The latest figures from the Electoral Commission show the party brings exactly the same level of incompetence to their own finances as they do to the nation’s.
With outstanding debts of £12.3 million (compared to the Conservatives’ debts of £1.8 million, despite very similar amounts of income), the Opposition have run their party into the same mess they wanted to implement nationally.
Just as their commitment to never-ending debt would have hammered the willingness of financial institutions to lend to the UK, creditors have lost faith in Ed Miliband’s party. Labour’s overdraft facility has been cut to £90,000 – compared to the £10.1 million available to the Tories should they need it.
In short, they are currently living out a stark warning against the consequences of the left’s fantasy economics. Borrow, borrow, borrow has left them with sky-high levels of debt, poor credit, and an awful reputation with lenders.
There are practical consequences, as well as the symbolic importance of the mess.
Three years into a Parliament, this is when parties try to amass a war chest. Without one, they have to either borrow or use their overdraft to fund campaigns. It’s hard to see how Miliband can put money aside or borrow any more with such large debts to service, and a £90,000 overdraft won’t go very far in a General Election campaign.
By contrast, the Tories are clearing the decks in advance of the election – they paid off £1.3 million of debts last quarter, 40 per cent of the total amount, while Labour paid off £385,000, only 3 per cent of their outstanding debts.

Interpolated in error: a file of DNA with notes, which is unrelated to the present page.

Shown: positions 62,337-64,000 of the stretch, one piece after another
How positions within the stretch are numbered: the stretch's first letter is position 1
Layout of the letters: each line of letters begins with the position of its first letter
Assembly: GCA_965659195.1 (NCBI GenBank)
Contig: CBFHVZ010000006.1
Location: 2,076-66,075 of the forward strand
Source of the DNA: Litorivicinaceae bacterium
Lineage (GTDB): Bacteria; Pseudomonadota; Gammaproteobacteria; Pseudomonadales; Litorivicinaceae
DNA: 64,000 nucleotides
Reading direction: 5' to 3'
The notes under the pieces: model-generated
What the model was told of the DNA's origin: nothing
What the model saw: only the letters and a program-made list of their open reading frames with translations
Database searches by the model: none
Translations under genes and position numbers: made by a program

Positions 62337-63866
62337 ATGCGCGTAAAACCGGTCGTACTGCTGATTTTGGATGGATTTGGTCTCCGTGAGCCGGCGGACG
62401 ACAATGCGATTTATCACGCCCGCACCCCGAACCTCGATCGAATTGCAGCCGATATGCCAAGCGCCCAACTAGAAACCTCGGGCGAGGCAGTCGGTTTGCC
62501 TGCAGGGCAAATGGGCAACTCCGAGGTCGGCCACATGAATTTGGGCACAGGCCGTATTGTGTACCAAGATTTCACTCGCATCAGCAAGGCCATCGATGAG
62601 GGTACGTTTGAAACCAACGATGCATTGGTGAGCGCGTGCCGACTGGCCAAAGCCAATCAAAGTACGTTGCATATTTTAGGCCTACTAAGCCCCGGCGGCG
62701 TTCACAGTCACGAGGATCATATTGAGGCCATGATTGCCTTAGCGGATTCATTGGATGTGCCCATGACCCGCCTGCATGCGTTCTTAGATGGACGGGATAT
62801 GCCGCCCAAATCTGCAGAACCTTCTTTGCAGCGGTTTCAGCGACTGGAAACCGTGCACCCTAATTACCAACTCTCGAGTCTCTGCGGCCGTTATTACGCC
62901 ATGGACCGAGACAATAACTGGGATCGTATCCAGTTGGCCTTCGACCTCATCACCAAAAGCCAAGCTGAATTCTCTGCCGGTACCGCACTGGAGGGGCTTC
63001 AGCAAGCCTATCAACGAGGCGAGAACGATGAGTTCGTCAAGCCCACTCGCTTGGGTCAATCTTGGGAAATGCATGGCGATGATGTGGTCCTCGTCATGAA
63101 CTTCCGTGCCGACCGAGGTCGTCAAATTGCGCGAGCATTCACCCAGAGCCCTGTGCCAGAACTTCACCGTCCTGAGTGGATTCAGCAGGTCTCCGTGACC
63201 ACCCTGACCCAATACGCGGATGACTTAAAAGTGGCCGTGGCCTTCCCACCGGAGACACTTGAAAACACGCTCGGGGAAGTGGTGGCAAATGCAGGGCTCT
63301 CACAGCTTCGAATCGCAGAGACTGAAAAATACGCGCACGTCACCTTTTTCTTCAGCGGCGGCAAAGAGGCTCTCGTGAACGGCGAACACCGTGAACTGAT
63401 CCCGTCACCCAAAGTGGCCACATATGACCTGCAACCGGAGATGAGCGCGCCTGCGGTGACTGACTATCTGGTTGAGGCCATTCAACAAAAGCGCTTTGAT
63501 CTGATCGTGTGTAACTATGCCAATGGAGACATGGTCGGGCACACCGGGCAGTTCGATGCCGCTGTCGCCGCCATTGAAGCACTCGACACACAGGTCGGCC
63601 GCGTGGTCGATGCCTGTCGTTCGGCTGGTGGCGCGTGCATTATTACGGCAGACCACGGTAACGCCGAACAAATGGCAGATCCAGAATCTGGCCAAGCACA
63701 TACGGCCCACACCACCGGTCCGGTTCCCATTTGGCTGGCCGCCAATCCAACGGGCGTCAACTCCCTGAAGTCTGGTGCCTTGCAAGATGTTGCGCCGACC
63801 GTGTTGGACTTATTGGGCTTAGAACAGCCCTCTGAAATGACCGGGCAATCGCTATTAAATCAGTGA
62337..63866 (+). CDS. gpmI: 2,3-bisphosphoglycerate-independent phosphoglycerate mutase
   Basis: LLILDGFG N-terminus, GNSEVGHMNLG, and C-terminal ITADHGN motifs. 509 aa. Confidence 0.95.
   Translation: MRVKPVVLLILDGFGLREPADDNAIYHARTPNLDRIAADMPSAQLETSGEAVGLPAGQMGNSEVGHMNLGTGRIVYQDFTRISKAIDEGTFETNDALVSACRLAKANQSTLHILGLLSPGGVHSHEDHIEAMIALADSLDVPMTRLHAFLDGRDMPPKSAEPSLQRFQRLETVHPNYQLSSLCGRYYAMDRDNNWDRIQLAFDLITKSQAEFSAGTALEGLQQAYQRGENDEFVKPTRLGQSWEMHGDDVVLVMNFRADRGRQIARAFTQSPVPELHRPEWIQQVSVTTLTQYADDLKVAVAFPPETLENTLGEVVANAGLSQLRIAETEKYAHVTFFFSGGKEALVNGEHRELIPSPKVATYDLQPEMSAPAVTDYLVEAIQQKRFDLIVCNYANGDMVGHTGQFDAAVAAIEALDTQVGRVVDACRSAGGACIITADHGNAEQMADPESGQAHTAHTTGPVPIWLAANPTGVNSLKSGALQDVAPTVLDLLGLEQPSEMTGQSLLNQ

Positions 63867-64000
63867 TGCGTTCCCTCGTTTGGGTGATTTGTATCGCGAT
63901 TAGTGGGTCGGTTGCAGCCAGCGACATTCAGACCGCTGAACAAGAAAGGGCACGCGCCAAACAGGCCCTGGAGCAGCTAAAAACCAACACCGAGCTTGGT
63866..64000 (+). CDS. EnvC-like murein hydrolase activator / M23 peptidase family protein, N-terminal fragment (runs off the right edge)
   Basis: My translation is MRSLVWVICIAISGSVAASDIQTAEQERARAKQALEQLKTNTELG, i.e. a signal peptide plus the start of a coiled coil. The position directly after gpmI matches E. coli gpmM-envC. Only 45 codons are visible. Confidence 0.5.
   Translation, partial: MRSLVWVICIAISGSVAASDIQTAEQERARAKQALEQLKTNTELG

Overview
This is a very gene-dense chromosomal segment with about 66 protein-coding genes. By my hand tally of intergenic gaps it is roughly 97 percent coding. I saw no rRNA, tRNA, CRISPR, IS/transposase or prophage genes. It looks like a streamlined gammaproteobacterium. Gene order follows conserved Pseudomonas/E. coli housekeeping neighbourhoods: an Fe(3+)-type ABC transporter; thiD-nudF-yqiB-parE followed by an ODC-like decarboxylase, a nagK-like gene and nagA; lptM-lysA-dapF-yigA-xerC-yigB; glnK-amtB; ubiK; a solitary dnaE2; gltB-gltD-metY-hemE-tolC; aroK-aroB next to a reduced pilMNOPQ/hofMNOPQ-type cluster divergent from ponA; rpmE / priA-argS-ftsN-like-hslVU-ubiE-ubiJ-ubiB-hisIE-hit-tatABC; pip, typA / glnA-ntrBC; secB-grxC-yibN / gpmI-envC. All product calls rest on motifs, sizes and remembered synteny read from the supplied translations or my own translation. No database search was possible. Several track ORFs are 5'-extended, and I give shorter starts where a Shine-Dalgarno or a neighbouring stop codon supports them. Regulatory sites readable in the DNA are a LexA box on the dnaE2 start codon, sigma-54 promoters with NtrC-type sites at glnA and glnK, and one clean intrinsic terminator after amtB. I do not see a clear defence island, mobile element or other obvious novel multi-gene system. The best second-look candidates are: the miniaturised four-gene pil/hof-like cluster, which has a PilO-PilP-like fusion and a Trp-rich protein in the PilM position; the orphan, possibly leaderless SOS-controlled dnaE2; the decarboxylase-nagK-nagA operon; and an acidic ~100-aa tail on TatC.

Then there is the impact on potential donors. People giving their money want to know it will be used well to fight for a cause – not that it will be squandered by an incompetent party machine or immediately used to pay debt interest. Labour fundraisers will face awkward questions when they go round with the begging bowl.
All of that means Miliband is set to become more reliant on his remaining large-scale donors: you guessed it, the unions. His “reforms” to the union link mean that General Secretaries like Len McCluskey have more say over whether to give to Labour or not, and the union bosses seem keen to make the donations more conditional on Labour following their preferred policy direction.
None of which paints a pretty picture for the future of Ed Miliband. Not only will he be forced to bend to McCluskey’s every whim for the foreseeable future, but voters will wonder why they should trust Labour with their taxes when the party can’t even keep its own finances in order.